andrew tate
© AP / Vadim GhirdaAndrew Tate leaves a courthouse in Bucharest, Romania, April 21, 2023.
Andrew Tate has lost his defamation case against a US Marine sergeant whose whistleblowing to authorities led to his arrest in Romania on sex crime charges.

Tate's bid to sue the reservist in a federal court in Florida was tossed by Judge Robin Rosenberg - who said 'Sergeant Doe' had no choice but to inform his superiors because texts he received from an alleged victim were 'so serious'.

But the judge, sitting in the Southern District of Florida, refused to dismiss a defamation claim in the same complaint against the 'victim' and another woman who say they were imprisoned by Tate, 37, and his 35-year-old brother Tristan in Romania after going there to model for them.

The brothers, dual US and UK citizens, were seized by police in the Eastern European country's capital Bucharest in December 2022. They were later released, but are still barred from leaving Romania where they deny charges of human trafficking, organizing a gang to exploit women and rape brought in June 2023.

His $5million lawsuit says a woman identified only as 'Jane Doe' texted the marine 'distressing messages' that she was being 'human trafficked' and his 'defamatory act' was forwarding the message to the US embassy in Bucharest.

In her ruling, Judge Rosenberg cited the texts from Jane Doe in previous court filings that claimed 'groomers and handlers' were present and 'the hard thing (was) getting out of the house'.

Jane Doe, from Palm Beach County, had to 'make a plan using her hidden passport' but if the handlers saw the two women leave, one text said, they would call the brothers who would contact airports to stop them getting out.

The texts grew more frantic as Jane Doe alleged the Tates 'know everyone' and have mob ties, according to the filing.

Judge Rosenberg wrote in her ruling: 'Jane Doe shared that the plaintiffs 'are actually evil', making 'women cut themselves' and 'sell their bodies' through coercion and threats of abduction or death.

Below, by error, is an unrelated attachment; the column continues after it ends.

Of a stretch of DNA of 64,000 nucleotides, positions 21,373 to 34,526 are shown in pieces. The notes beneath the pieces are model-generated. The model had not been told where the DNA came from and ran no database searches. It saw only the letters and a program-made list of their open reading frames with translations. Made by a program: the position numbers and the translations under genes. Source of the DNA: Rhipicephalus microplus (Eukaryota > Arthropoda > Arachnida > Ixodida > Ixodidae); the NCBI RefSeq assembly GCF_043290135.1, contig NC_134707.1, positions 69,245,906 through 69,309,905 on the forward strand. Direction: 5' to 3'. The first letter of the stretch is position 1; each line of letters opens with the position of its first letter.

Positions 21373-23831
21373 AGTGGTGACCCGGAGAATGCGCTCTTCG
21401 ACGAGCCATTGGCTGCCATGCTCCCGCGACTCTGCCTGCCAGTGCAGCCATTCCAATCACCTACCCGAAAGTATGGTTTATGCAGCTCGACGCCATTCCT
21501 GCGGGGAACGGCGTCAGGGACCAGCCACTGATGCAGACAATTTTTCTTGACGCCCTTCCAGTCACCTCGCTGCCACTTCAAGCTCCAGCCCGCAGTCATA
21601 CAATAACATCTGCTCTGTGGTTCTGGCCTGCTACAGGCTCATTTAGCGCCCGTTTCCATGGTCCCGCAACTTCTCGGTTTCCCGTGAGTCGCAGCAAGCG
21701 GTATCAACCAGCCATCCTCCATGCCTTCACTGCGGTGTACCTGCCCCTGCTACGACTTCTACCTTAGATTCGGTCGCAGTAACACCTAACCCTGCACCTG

'Jane Doe attributed her lack of injuries to her short tenure at the house and not yet being suspected of wanting to leave.'

Sergeant Doe urged the woman to 'contact the US embassy but she did not 'feel safe doing that'.

Judge Rosenberg concluded: 'The text messages that Sergeant Doe received were so concerning and involved a situation so serious that any reasonable person would have acted to save the potential trafficking victim.

'He did what the legal system encourages people who suspect criminal activity to do - alert authorities with the power to investigate and act.'

Sergeant Doe's tip-off sparked a chain of events that saw the Romanian organized-crime squad raid the Tates' compound, where the two women were found.

According to court documents, Jane Doe traveled to Romania to meet the Tates and explore work for the OnlyFans website and other internet modeling after meeting Tristan at an event in Miami.

The second woman is described in the case as 'Mary Doe'. She is a Romanian-Moldavan national wooed to Bucharest from her home in the United Kingdom who believed she was in a romantic relationship with Andrew Tate after meeting him online.

Jane Doe's parents, from Palm Beach County, are also being sued by the Tates in the same defamation action. Judge Rosenberg ordered the case against the remaining four defendants to be moved from federal court to Palm Beach County state court.

None of the defendants is named as the judge has ruled all their identities should be protected following vicious online threats from Andrew Tate fans.

A motion stated: 'There is a risk of physical harm and... the safety concerns apply equally to all defendants'.

However all five went back to court in November demanding the Tates stick to the ruling after it was breached in further court documents from the brothers. Documents that originally included the names are now no longer publicly available.